Home / News / Web Exclusive: Water bottles destroy earth
There certainly was a time where the brand names of Perrier and Dasani brought about images of purity and health. Lately though it seems that this imagery has been replaced with criticism and scrutiny. People seem to be leaning towards a greener way of life, or at least recommending such lifestyles

Web Exclusive: Water bottles destroy earth

By Ivey Ingalls-Rubin

 

There certainly was a time where the brand names of Perrier and Dasani brought about images of purity and health. Lately though it seems that this imagery has been replaced with criticism and scrutiny.

People seem to be leaning towards a greener way of life, or at least recommending such lifestyles.  Since this fad has truly struck a cord with the population there seems to be an adjusted opinion on bottling one of life’s main components, the picture perfect symbol of conspicuous consumption.

The sales of multi-use “green” bottles such as Sigg or Voss Water have surged. Eco-friendly Web sites list various locations of municipal water fill-up stations. Whole cities like Chicago have gone as far as adding an extra tax to bottled water to discourage its purchase.  Even some colleges around the country have slapped a ban on selling bottled water on campus. The latest to establish this doctrine is the University of Vermont. As of three weeks ago they resumed their everyday schedules, only this time without the guilt of harboring one of this culture’s obvious obsessions of commodity.

From the points of view of the student body I’m surrounded with however, there seems to be no problem. Which becomes obvious when the trashcans all over campus are over piled with plastic that could’ve just as easily been put in the recycle bin. The real argument it seems has fallen upon the question, if water is so good for you, what’s so bad about bottling it? Some of these die-hard critics on this unnecessary bottling of water say their concern lies with the environment. The image of millions and millions of wasted plastic bottles littering land fills bring nothing but a heavy guilt ridden heart, disgust in their minds, and distaste in their mouths. I for one, second this! What is the point of these corporations funneling in such large profits on something you can find in your home, at work, even coming from a fountain in one of your favorite parks? The madness of having the essentials of life handed to you on a gold plate or in this case a plastic bottle has to stop!

Just one of the many solutions have already been utilized in communities, and campuses everywhere. Refill stations have started to spring up; Even VSUs own campus has made the effort to establish these stations. Which not only suggests to the population that there is a better alternative to spending thousands a year on bottled water, but giving you no other option to deny its convenience as well!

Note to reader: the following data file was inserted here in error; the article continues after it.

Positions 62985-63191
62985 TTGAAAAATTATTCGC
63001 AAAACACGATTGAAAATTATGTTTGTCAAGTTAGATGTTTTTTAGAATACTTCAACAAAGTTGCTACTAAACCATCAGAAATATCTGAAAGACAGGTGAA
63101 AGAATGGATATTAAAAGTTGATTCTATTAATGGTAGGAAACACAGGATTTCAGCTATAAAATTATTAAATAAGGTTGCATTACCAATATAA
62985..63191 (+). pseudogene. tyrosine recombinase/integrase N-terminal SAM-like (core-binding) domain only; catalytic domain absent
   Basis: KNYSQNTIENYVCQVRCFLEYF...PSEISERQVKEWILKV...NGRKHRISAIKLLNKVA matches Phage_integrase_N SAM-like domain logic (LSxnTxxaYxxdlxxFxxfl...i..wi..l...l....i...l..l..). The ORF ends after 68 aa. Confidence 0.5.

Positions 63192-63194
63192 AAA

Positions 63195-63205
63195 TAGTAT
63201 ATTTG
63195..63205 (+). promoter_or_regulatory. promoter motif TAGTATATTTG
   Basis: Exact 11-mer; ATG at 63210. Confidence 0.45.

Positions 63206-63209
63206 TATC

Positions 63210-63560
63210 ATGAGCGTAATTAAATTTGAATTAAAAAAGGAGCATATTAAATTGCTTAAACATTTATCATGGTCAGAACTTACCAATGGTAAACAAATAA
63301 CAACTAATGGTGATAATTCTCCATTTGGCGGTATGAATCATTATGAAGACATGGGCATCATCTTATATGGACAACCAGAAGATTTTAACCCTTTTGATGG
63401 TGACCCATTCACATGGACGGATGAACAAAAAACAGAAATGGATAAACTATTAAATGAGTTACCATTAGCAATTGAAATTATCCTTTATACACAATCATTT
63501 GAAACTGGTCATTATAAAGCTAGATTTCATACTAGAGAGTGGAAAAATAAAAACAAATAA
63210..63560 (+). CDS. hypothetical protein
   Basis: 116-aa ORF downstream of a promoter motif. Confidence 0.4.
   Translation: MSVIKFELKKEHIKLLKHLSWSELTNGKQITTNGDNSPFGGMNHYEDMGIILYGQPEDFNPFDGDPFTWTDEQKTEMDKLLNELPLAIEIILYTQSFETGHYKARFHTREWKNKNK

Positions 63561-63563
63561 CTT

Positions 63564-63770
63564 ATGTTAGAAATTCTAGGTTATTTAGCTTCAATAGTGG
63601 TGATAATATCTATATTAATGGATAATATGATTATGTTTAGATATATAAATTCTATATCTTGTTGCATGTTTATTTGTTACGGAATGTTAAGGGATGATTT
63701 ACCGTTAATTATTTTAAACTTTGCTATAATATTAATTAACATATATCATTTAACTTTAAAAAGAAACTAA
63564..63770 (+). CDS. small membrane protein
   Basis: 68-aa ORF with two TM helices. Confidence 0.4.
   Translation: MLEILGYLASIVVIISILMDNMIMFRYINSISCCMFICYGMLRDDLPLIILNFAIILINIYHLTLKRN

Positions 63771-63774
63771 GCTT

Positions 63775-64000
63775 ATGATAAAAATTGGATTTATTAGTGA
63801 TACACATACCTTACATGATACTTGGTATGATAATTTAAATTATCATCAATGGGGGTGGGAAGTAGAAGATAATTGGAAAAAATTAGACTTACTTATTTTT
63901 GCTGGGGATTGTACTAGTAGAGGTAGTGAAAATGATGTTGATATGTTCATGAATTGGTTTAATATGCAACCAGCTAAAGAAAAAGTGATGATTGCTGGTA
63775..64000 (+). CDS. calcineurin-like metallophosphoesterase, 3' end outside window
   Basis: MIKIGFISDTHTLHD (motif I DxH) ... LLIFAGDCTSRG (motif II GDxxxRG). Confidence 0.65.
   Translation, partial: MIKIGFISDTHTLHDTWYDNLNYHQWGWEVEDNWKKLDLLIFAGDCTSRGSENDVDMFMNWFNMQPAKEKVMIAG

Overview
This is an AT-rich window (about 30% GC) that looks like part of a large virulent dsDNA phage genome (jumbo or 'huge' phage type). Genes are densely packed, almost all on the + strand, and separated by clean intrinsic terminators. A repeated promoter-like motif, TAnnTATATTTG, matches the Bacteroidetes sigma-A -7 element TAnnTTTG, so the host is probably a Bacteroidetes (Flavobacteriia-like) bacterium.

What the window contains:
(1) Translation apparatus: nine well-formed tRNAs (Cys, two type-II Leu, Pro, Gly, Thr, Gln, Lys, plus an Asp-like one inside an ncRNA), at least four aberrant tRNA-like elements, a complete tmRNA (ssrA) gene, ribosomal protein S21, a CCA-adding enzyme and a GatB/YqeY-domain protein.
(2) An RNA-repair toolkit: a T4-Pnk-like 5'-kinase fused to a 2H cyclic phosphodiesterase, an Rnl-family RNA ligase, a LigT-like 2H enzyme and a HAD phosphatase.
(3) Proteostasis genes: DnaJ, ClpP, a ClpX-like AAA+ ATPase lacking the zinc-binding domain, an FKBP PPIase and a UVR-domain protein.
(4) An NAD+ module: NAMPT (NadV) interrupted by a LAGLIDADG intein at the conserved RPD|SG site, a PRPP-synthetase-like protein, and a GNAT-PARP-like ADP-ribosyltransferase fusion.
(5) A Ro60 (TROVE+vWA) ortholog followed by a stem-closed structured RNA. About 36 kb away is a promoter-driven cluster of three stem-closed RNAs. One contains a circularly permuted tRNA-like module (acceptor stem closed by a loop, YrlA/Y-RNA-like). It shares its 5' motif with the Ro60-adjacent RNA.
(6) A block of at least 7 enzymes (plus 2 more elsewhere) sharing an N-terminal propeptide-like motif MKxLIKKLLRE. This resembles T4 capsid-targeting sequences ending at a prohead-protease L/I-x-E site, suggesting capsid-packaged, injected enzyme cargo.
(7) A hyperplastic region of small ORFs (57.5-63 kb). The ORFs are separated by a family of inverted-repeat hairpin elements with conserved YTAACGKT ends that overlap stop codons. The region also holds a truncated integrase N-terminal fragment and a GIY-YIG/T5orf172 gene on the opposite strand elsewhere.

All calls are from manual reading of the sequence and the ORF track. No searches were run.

According to FOX News, Americans topped previous record sales last year on bottled water with a mind-blowing 11.6 billion dollars! That’s a whole lot of money in a substance that is found in abundance almost everywhere we go. Tom Lauria, vice president for communications at the International Bottled Water Association asks ““Isn’t it nice that when you want to get one for convenience, it’s there?” It clearly is, and since it’s really the healthiest beverage you’re going to find in the cooler it’s a no brainer why people spend so much money every year. There really is no question, bottled water tastes great, and it’s ever present in our life. Ultimately though the problem is that it’s estimated that eight out of every 10 bottles you consume will end up in a landfill. That ratio is scary, and is a clear display of sheer laziness. These bottles can be recycled, and maybe if everyone was aware that it took up to 700 years before they even began to decompose, the percentage of wasted plastic might decline dramatically.

The key thing to keep in mind is that if you aren’t willing to change your consumption patterns, and switch to simply refilling your bottles at one of VSU’s own refill stations. Which can be found at the student union, on both the 1st and 2nd floors by the bathrooms. Then you’ve got to recycle. Utilize VSUs own recycling receptacles that are conveniently located on campus, one of which is in West Hall with cute color coordinated bins. The planet nearly depends on it. If you must continue having convenience instead of ecological safety then take that extra effort and do mother earth, your peers and yourself a favor, please recycle.

 

Check Also

VSU Opera presents “Opera After Dark: Vibrant Voices”

On April 4, VSU’s Department of Music hosted its Opera After Dark show “Vibrant Voices,” ...

One comment

  1. Kodos to you. we all need to become more aware of the negative enviromental effects of our mindless consumerism to our home, planet Earth. Scrap the disposible water bottle habit and go buy a good reusable poly bottle, refil and enjoy. Well done. Thanks for the info Ivey.

Leave a Reply

Your email address will not be published. Required fields are marked *